?? Botanica Serbica - Volume 42 Issue 1
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    Volume 42
    Issue 1

Pages 3
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Towards an Excursion Flora for Austria and all the Eastern Alps
Fischer MA
Pages 5-33
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    ABSTRACT:  This is on the one hand an announcement of the two-volume Fourth Edition of the Excursion Flora for Austria expanded by also including the remaining parts of the Eastern Alps (chapter 1), and on the other hand a rough survey of the flora of the Eastern Alps in connection with the main vegetation types (chapter 2). The geographical scope includes, besides Austria, the entire Eastern Alps from the Rhine valley in E Switzerland (Grisons) to the Vipava valley in SW Slovenia. Volume 1 mainly contains comprehensive introductory chapters like introductions to plant morphology, taxonomy, and nomenclature, as well as a sketch of ecomorphology and habitat ecology, a survey of vegetation types (phytosociology) and floristic peculiarities of the different natural regions, a rough history of floristic research, a detailed glossary including the meaning of epithets, etc., and drawings of several plant species characteristic of the flora covered. The structure of the keys concentrated in volume 2 is explained: besides the descriptive traits, they include for each taxon comprehensive ecological and plant geographical data, as well as information about Red Lists of the countries involved, plant uses, and taxonomical problems. Genus names are given not only in German, but also in the Romansh (Rumantsch Grischun), Italian, and Slovenian languages. In chapter 2, some important chorotypes including endemics are characterised, and an overview of floristic diversity (lists of exemplary taxa) in accordance with the main and most characteristic vegetation types is presented.

    KEY WORDS:  flora, Alps, chorotypes, endemism, identification keys, Vienna diacritical method, vegetation

Recent progress in floristic and taxonomic studies in Bulgaria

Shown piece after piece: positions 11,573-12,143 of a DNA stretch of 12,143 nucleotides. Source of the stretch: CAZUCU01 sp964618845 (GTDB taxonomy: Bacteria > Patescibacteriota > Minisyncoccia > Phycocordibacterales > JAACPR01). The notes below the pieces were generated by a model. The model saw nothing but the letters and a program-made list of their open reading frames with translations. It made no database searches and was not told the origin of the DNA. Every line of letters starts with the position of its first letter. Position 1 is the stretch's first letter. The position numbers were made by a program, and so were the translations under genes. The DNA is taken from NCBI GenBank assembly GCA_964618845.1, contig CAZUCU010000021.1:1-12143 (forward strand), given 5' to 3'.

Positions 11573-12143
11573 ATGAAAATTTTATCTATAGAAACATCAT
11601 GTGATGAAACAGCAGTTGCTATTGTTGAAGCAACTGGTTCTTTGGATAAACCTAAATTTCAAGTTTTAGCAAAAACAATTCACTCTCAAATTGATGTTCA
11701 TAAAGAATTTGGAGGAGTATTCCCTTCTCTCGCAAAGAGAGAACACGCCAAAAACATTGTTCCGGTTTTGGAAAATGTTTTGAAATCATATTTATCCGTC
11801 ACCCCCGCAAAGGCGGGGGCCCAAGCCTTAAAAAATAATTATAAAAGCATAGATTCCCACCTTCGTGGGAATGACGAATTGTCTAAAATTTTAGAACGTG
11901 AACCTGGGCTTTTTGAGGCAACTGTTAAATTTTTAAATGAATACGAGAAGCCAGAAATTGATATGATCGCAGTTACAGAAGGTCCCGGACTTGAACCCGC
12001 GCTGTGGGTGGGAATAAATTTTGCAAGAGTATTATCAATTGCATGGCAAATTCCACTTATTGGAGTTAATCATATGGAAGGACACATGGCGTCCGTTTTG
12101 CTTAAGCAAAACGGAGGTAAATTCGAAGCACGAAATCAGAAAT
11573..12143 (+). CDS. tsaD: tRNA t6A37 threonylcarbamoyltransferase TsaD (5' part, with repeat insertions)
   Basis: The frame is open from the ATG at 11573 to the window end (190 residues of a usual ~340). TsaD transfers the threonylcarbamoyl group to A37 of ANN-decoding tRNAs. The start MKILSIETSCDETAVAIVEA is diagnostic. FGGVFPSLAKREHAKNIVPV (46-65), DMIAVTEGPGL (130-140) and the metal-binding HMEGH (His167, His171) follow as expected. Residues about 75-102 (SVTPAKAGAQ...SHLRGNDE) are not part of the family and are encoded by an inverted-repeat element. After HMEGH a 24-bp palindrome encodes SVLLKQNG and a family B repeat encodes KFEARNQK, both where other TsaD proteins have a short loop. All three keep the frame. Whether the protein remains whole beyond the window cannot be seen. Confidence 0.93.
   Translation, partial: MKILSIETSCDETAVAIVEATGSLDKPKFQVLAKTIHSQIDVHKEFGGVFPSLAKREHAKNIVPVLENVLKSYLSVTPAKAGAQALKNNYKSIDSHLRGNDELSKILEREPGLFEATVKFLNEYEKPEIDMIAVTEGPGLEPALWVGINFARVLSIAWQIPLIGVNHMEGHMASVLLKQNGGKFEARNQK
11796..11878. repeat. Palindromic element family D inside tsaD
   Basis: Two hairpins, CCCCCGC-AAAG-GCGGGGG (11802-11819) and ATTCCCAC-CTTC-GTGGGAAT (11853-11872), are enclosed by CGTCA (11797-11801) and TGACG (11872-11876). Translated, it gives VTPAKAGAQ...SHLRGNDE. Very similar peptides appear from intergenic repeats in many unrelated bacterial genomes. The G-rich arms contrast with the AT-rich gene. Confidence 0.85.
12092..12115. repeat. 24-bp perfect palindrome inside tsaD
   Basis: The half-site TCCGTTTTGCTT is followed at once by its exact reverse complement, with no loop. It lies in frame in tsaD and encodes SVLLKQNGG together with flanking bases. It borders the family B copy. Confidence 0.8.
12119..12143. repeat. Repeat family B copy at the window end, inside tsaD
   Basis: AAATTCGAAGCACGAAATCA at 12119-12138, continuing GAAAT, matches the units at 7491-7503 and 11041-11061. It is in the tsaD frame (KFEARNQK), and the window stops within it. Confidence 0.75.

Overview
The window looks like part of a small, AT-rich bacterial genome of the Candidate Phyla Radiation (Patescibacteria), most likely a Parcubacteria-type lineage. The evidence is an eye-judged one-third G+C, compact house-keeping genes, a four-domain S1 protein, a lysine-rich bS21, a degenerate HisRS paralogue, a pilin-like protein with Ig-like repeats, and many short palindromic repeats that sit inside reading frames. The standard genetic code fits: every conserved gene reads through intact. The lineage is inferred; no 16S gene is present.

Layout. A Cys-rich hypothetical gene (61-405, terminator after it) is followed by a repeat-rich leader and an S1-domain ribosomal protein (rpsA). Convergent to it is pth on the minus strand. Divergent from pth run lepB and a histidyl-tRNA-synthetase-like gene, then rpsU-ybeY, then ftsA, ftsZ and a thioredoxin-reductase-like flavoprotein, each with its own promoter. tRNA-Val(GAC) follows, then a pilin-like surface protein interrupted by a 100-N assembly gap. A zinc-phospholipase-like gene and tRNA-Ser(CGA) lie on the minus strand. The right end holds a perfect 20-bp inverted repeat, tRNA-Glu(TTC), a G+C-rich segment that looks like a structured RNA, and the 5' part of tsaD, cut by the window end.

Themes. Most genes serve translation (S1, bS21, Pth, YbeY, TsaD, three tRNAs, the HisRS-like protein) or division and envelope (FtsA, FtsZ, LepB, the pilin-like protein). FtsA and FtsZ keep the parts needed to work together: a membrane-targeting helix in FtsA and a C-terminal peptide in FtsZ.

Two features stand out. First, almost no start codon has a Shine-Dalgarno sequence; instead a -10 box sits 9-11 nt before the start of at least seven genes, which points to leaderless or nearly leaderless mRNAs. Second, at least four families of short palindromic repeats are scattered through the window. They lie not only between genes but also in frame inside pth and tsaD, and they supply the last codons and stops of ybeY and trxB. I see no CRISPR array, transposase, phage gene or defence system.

Petrova A & Vladimirov V
Pages 35-69
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    ABSTRACT:  An overview of floristic and taxonomic research on vascular plants in Bulgaria during the period of 2005-2016 has been made. The Bulgarian flora currently comprises 4064 species, belonging to 921 genera and 159 families. About 490 published papers were checked, in which 127 species were reported for the first time for the country by Bulgarian or foreign botanists, 11 of these taxa being ones new to science, while 51 are aliens. In the papers checked, 17 subspecies (two of them new to science) and 18 hybrids (four of them new to science) were also reported for the first time for the country, nine species were confirmed, and another 78 were unconfirmed, synonymised, or erroneously reported. In numerous papers, new localities for various species in different floristic regions in Bulgaria were reported. The books Flora of the Republic of Bulgaria Vol. 11, Red Data Book of the Republic of Bulgaria Vol. 1. Plants and Fungi, Atlas of Endemic Plants in Bulgaria, Invasive Alien Species of Vascular Plants in Bulgaria, Proceedings of Balkan Botanical Congress IV, etc., were published during the given period.

    KEY WORDS:  Bulgaria, flora, literature, vascular plants

Distribution and variability of the Balkan endemic Geum bulgaricum (Rosaceae) - a species of European concern
Lakušic D, Tomovic G, Gussev Ch, Barina Z, Siljak-Yakovlev S, Kuzmanovic N, Jankovic I & Vukojicic S
Pages 71-90
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    ABSTRACT:  As a European endemic restricted to a few European countries, Geum bulgaricum is here treated as a “target species” or “species of European concern”. Although of great international significance, its distribution is insufficiently known. Based on several years of field studies and analyses of herbarium and literature data, we have determined that G. bulgaricum is a Balkan endemic plant distributed in Albania, Bosnia and Herzegovina, Bulgaria, Montenegro, and Serbia. Although the range of its distribution is divided into two main parts - “eastern” (the Rila Mountains in the Rhodope-Rila mountain system) and “western” (several mountains in the Dinaric system and one isolated population in the northeastern part of the Scardo-Pindic system) - in fact all populations are grouped into four disjunctions. Based on our studies of extensive chorological data and estimation of the number of individuals and condition of the populations, we have now defined G. bulgaricum as IUCN NT in Albania and Montenegro, and VU D2 E in Serbia. Also, we have confirmed its status as NT in Bulgaria, and changed its status from LR to VU D2 E in Bosnia and Herzegovina. The species is most often found in alpine and subalpine acidophilous (Juncetea trifidi) and calcicolous (Elyno-Seslerietea) grasslands and swards, as well as in the vegetation of scree habitats (Thlaspietea rotundifolii), rocky crevices (Asplenietea trichomanis), subalpine belts of krummholz pine (Roso pendulinae-Pinetea mugo), and very localised serpentine outcrops. Its ecological optimum is in the subalpine and alpine vegetation belt. Furthermore, we here provide the first insight into the differentiation of its populations. We found that the Rhodope-Rila and Dinaric populations are slightly differentiated on the morphological level and well differentiated with respect to genome size. The name Geum bulgaricum is lectotypified.

    KEY WORDS:  Balkan Peninsula, endangered species, genome size, Geum, lectotype, morphology